provided free copies of their community guide, The Little Gym of Gainesville provided a free class for every mom in attendance, Prince William Living tucked in a copy of their December issue, and Virginia Gateway also had some special coupons for everyone!!
I hope that you guys had a great time (I heard rumors of a Bunco group forming and I want an invite!) and that I'll see some of you back at our January moms meet up (details coming soon!!).

Thanks to everyone that made this night possible!!

Cute Christmas Party Food: Olive Wreath

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Published: 12/17/2013
These are from my cookie swap last December (believe it or not, I'm writing this post in January 2013.  How's that for planning?) I have to warn you now, though, that while you may be used to my typical crappy iphone photos, these were taken on someone's flip phone.  That's right, a flip phone.  Apparently those aren't all in museums yet, because my kids' "Auntie Elaine" has one.  It takes EVEN CRAPPIER pictures! Holla!

Anyway, you'll still get the idea :)

Love it? Don't forget to Pin It!

 Olive and Tomato Wreath
On a round serving platter, arrange 3 large bunches of Rosemary in a circular form for your "wreath".  Next, arrange olives (these are three different types from the grocery store's bulk olives, which was much cheaper than three jars!) in three mounds at the "points" of an imaginary triangle around the platter, and then fill in the empty spaces with cherry tomatoes.  Be sure to provide toothpicks or forks for your guests to spear their olives!

Veggie Tray Soup

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Published: 12/16/2013

Believe it or not based on my cow-like build, I actually try to keep things relatively healthy around here.  That means that when I'm doing lots of entertaining, I make a lot of veggie trays.  I feel like if I fill 3/4 of my plate with raw veggies, I can fill the last 1/4 with a treat and not being doing too badly for myself.  That means, too, though, that I end up with a lot of odds and ends form my veggie trays.  Celery, carrots, broccoli, and cauliflower all end up in baggies together and they never make it to the next tray, they just hang out in my fridge.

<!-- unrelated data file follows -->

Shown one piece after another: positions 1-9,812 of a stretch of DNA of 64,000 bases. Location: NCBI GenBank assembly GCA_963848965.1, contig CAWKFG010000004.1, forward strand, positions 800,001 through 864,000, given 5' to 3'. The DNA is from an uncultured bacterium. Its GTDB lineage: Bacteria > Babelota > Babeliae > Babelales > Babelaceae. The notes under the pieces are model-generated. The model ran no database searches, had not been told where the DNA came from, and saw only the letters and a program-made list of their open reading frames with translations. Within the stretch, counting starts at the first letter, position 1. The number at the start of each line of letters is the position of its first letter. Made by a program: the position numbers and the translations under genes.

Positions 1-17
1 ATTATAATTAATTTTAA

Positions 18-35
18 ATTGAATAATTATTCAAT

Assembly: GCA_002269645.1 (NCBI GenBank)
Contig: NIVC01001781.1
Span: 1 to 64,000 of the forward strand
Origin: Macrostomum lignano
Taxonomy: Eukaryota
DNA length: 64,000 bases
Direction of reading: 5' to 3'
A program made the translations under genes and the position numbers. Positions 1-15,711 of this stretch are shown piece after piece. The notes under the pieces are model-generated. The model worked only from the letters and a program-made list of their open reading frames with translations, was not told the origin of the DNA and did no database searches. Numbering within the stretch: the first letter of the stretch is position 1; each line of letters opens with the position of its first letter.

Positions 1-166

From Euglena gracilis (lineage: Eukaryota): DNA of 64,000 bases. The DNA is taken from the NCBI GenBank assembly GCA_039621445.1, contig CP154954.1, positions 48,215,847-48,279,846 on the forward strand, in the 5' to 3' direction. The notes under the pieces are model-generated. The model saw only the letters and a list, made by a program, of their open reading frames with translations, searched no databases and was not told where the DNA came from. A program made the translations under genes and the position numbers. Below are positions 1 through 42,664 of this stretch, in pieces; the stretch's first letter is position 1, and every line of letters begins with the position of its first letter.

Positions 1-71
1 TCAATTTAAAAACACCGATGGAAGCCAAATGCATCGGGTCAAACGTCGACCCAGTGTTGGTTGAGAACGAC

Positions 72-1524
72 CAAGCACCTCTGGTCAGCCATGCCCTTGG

Inspired by my children's love of Panera Bread's Broccoli Cheddar Soup, I decided I would make Veggie Tray Soup using a similar  flavor profile.  It's super easy, too!  Shred/Chop/Coarsely Food Processor the mixed veggies of your choice.  I used 2 cups of chopped veggies, total.  

Next, in a soup pot, place 1 tablespoon of butter and 1/2 a cup of chopped onion and sauté until the onions are clear and cooked through.  Next, add the veggies plus and 3 cups of chicken or vegetable broth.  Bring to a boil and cook until the vegetables are your desired level of doneness, between 5-10 minutes depending on your taste and the size you chopped your vegetables. 

Next, add one can of Cheddar Cheese condensed soup (I said it was easy and good, not gourmet!) and 1/2 cup of whatever mixed cheeses you have laying around, and heat until cooked through and warm.  If the soup isn't thin enough, use milk to think it out.  I also added salt and pepper to taste.

If you'd rather not use the condensed soup, you can easily switch it out.  After cooking your onion and butter, and then add and additional 3 tablespoons of butter and 3 tablespoons of flour, and cook while stirring for 3 minutes.  Then, add 1.5 cups of milk, 1.5 cups of chicken stock, stirring until slightly thickened, and then your vegetables (cooked in water and drained).  1 cup of shredded cheese will finish you up nicely.